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Bihar snack eyes country food platter

Brand Basmati Chura will soon make it to the list of snacks in various parts of the country and abroad.

City-based entrepreneur Satyajeet Kumar has decided to market Bhagalpur’s Katarni Chura (flattened rice) in India and in at least five other countries without any government assistance. The move would help realise chief minister Nitish Kumar’s vision that he has often spoken about — creating a situation in which a Bihari dish could be seen on the plate of each Indian.

Kumar’s Shakti Sudha Makhana (fox nut), at present, sells in many states and in countries like Pakistan, Nepal, Bangladesh, UAE and Canada. “I will use my existing set-up to supply Katarni Chura under the brand name of Basmati Chura,” he said.

“At present, we buy the makhana directly from Bihar’s farmers and supply it to at least 15 states like Maharashtra, Uttar Pradesh, Delhi, Rajasthan and Gujarat, apart from the five countries in different edible forms. We do this without any government assistance or grants. We have created a strong platform after much of toil and groundwork. We will emulate the same for marketing Katarni Chura too. The supply to different states in the country will start by next January. We will also supply the same to other countries as well. The makhana business has flourished and the turnover last year was almost Rs 50 crore. Anything like this coming into the state is investment,” Kumar told The Telegraph.

The paddy from which the Katarni Chura, which is much smaller in size than the normal beaten rice and has the pleasant smell of Basmati rice, is presently grown across around 1000 acres in Jagdishpur in the Bhagalpur district, around 270km east of Patna.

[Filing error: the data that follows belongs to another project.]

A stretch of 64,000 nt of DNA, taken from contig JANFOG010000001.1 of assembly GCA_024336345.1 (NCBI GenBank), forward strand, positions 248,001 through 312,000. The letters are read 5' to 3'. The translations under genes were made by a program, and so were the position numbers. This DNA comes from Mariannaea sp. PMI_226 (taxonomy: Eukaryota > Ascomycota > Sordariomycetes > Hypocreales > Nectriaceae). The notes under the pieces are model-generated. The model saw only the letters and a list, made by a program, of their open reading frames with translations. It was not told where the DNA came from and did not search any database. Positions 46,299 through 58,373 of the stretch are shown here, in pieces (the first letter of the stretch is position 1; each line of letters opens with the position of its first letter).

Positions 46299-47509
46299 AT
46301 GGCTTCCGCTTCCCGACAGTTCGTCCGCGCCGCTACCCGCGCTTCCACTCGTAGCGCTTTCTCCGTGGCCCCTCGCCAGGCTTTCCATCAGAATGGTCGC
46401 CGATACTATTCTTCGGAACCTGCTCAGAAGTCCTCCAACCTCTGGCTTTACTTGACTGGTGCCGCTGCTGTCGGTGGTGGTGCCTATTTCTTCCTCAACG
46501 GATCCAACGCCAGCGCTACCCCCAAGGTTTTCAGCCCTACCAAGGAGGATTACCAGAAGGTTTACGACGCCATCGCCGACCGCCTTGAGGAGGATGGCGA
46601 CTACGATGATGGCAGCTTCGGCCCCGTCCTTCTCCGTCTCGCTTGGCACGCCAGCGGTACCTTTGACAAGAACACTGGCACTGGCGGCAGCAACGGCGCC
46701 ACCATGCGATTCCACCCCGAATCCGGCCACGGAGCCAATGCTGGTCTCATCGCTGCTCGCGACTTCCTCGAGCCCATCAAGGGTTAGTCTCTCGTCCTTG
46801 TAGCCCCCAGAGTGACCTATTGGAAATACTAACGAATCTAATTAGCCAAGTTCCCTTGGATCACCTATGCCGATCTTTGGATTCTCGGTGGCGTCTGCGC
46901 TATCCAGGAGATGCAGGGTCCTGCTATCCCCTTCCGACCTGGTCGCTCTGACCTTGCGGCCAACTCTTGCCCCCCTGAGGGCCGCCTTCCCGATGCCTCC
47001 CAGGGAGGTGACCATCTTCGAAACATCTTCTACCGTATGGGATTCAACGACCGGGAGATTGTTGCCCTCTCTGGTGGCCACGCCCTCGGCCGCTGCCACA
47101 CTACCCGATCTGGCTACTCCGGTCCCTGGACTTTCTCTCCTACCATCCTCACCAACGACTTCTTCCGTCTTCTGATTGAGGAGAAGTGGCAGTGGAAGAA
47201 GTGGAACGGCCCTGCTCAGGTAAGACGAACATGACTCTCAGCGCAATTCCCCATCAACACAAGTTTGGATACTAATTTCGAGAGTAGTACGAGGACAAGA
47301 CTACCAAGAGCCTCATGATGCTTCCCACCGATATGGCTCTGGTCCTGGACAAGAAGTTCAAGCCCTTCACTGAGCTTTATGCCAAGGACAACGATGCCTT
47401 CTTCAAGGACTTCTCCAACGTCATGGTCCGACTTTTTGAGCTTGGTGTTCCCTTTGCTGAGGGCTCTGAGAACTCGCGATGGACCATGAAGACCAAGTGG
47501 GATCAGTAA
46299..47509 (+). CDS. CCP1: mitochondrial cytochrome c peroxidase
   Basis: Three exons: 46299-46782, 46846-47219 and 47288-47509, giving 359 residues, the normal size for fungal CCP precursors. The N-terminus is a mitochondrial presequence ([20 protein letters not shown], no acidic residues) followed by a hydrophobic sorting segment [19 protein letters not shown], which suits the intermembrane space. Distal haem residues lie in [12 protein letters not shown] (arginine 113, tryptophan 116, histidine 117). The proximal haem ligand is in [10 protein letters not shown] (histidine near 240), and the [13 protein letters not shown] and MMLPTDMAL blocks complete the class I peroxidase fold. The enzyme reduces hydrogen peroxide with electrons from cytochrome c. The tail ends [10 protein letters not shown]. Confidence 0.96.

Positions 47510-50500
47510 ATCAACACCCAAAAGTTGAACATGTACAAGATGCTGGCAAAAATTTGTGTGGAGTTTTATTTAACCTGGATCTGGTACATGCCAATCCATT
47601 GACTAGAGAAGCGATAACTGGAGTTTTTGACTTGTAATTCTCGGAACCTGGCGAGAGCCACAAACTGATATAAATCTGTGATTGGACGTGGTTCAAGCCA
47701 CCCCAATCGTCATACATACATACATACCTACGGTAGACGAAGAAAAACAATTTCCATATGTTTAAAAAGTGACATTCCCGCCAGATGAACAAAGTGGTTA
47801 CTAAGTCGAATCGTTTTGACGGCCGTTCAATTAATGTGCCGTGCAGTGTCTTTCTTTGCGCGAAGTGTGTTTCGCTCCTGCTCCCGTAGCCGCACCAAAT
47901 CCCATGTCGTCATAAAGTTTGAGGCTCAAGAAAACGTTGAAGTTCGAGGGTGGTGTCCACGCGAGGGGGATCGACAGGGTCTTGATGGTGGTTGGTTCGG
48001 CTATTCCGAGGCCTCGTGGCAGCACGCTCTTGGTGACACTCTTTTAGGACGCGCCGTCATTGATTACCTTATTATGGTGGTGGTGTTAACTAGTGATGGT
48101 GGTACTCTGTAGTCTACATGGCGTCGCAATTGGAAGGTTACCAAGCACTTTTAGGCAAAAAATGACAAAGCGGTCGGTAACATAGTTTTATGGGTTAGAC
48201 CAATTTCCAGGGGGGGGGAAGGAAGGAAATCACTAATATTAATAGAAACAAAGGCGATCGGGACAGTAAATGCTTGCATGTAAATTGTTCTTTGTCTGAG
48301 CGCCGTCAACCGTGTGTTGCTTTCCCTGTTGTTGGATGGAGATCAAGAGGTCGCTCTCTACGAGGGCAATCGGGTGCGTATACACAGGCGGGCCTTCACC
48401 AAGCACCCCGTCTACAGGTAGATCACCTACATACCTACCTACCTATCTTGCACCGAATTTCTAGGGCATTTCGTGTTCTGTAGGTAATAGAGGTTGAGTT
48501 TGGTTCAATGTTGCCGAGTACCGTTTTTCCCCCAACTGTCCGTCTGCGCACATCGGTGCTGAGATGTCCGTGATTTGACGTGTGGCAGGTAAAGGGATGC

“The same, under the brand name of Basmati Chura, will be launched in 15 states of the country from January. At present, our men are in Bhagalpur and are in the last phase of setting up things and lining up farmers from whom we will directly purchase the chura. The makhana has been a success story and presently around one crore people outside the state consume our product. We believe that this chura will also help the farmers in terms of price and will be free from the involvement of middlemen. The production area of the paddy will also increase once the product becomes a success,” Kumar said.

He added that they will manufacture some edible products from the chura, which will also be supplied in its original form. “Recently, we travelled to many cities and conducted a survey. The procurement of the chura from the farmers will start from next week. It will supplied abroad by March,” he said.

Next in the line is the Mirchaia Chura, mainly grown in the West Champaran district, around 210km northwest of Patna. “We will start off with the marketing of the same after March. The same process will be followed,” Kumar said.

Mirchaia Chura is considered to be the best in terms of quality.